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Thesis Spotlight: Obasi R. Shaw '17

Obasi R. Shaw
Obasi R. Shaw ‘17

His classmates can find him listening to music almost everywhere he goes, whether it be in his dorm room, on the way to class, or even in the Pforzheimer House dining hall. But English concentrator Obasi R. Shaw ’17, an avid fan of rap will do more than just listen to beats. He’ll write his own lyrics to them too, as part of his creative thesis on the African-American experience.

Frustrated by the tendency to divide race relations by time period, Shaw argues that the issues of today are inextricably linked to those of the past. “I feel like we compartmentalize our understanding of race relations in America into five distinct categories. There’s slavery, reconstruction, Jim Crow, civil rights, and now. And I think that because we make these sharp categorical distinctions, it’s hard for us to see how… violence now is influenced by housing policies in the ‘60s, and how different times intersect and how nothing's really distinct,” Shaw says. For him, his creative thesis is all about illuminating all sides of black stories. He draws inspiration from leaders like Martin Luther King Jr., even going as far to incorporate some lines of the “I Have a Dream” speech in one of his songs, “Understand.” Shaw will have more chances to display this sort of creativity when undertaking the task of writing a whole rap album based on African-American history. Each song takes about eight to 10 hours of writing, not including recording time at the Quad Sound Studios. Despite the time commitment, Shaw already has four potential thesis songs composed.

Shaw loves listening to the works of Kendrick Lamar, Public Enemy, and Chance The Rapper; however, it wasn’t just his taste in music that got him started with writing lyrics. In fact, despite having listened to rap for quite some time, Shaw only started creating his own music last summer. “The reason why I started rapping was because of a kid that I mentor at a summer camp who is in love with rap and wants to be a rapper,” Shaw says. “He would constantly challenge me to rap battles, and so I would entertain him. And I started to like enjoy the art form myself after a summer of doing that.”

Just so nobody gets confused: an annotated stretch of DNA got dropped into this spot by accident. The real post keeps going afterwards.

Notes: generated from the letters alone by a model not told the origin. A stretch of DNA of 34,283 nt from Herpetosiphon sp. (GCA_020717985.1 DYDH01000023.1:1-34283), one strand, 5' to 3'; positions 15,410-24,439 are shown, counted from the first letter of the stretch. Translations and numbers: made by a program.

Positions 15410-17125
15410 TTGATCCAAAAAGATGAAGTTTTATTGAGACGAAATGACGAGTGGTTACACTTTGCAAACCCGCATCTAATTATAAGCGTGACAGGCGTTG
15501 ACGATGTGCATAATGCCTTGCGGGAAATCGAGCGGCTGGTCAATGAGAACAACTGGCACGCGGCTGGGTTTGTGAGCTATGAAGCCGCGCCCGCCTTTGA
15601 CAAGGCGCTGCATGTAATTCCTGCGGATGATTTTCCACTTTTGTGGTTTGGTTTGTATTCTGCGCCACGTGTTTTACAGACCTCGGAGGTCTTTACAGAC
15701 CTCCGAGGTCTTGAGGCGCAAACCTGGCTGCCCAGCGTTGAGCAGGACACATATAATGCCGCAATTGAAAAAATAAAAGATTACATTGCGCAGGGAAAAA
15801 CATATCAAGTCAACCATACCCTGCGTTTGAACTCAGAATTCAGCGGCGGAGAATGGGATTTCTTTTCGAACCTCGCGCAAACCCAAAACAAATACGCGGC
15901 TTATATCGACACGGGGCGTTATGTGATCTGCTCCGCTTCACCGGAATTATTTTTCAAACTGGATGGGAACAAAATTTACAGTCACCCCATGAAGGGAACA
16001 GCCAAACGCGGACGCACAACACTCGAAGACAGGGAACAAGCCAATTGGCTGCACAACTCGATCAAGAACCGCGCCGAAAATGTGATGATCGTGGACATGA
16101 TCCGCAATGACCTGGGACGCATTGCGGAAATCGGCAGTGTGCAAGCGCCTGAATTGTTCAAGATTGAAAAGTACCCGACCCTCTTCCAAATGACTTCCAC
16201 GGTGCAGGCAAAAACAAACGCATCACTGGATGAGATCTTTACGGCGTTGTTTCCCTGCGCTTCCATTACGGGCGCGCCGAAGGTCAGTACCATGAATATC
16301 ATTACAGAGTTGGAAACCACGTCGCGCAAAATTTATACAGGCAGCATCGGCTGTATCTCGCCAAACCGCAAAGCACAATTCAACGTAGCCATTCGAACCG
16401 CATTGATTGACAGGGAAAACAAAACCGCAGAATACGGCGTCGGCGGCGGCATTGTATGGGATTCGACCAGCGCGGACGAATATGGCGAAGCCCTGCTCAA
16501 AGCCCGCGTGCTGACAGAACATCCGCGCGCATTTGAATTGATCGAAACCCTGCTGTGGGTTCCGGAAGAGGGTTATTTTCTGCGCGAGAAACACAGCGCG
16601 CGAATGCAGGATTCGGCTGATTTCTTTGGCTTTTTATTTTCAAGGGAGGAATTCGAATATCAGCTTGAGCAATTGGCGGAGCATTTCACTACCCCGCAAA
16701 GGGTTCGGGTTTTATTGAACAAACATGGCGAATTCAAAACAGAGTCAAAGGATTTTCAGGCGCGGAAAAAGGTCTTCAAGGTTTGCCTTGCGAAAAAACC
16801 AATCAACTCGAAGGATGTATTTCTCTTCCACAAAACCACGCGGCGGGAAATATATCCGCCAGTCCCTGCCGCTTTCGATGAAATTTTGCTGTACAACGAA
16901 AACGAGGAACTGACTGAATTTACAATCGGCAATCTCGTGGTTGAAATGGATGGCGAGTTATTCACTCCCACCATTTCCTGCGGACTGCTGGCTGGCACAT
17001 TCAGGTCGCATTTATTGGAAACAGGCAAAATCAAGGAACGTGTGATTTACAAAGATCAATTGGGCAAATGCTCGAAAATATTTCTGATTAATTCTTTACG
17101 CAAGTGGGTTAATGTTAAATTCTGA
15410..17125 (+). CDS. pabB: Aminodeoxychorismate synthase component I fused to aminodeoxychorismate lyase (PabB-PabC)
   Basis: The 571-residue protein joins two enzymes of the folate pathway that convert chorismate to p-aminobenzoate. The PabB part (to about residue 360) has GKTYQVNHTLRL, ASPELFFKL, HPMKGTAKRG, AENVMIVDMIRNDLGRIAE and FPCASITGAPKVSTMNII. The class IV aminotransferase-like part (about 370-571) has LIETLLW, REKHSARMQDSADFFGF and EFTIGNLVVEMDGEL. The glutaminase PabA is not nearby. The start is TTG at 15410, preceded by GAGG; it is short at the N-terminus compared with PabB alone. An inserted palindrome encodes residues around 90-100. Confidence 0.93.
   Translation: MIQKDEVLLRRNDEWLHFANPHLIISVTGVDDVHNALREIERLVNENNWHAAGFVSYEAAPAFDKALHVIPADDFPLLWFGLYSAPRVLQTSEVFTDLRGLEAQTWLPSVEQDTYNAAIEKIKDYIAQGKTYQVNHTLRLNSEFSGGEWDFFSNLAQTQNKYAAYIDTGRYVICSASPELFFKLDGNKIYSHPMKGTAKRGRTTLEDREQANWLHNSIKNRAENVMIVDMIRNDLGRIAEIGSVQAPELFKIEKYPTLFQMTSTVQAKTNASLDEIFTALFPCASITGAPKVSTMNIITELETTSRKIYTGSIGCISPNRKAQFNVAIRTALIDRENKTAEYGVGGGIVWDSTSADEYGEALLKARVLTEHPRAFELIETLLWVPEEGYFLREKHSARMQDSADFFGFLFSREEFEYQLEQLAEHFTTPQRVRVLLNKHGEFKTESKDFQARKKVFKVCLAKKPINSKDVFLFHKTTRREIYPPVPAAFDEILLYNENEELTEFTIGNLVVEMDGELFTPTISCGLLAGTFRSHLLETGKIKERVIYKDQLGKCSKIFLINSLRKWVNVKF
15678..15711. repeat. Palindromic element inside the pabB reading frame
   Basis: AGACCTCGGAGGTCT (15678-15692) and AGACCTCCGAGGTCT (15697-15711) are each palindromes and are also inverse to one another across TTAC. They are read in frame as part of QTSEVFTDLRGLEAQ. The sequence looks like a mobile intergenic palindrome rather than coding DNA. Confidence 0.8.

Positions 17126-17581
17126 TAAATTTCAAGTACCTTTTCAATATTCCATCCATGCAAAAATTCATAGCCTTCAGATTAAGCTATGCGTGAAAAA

Shaw also believes that his experiences with both English classes at Harvard and extracurricular creative writing aided him in his growth as a musical artist. He took Advanced Fiction with Jennifer Gilmore last semester and has participated in the month-long novel-writing challenge NaNoWrimo four times. “All those different kinds of writing inform each other,” Shaw says.

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When Shaw is asked to point to some of his favorite lines in his songs, [he pulls up the second verse of “Understand,” which uses a beloved children’s classic as a metaphor for black experiences, much in the fashion of a short story: “When the drugs got us hooked like the myth from Peter Pan / Getting high off the dust hoping we never land / Ain’t our own fault we lose our boys in the end.” He highlights the wordplay in the last line, how “in the end” sounds like “Indian,” alluding to the Native Americans who supposedly lived in Neverland.

But in spite of having a variety of writing skills under his belt, Shaw still feels the pressures of fitting entire storylines within a few songs. “A song is three to four minutes generally, so it’s not a lot of time to convey a whole idea,” Shaw says. “When I speak about somebody's life, I can only talk about a few key moments and try to paint a broader picture from that…. I have to try to balance getting as much exposition into those few words as possible while also trying to tell a very interesting and engaging story.”

Despite these challenges, for Shaw, rap is still the best way to represent black voices for this creative thesis. “Rap is a historically black form of art, and if I want to tell a story of black people, the most appropriate art form is to use their art form—to use our art form,” he says. “I feel like a rapped project kind of conveys the black culture more than a set of poetry would or a even, like, a movie…. This is one of the very few forms of art that black people can claim as their own.”

—Staff writer Grace Z. Li can be reached at grace.li@thecrimson.com.

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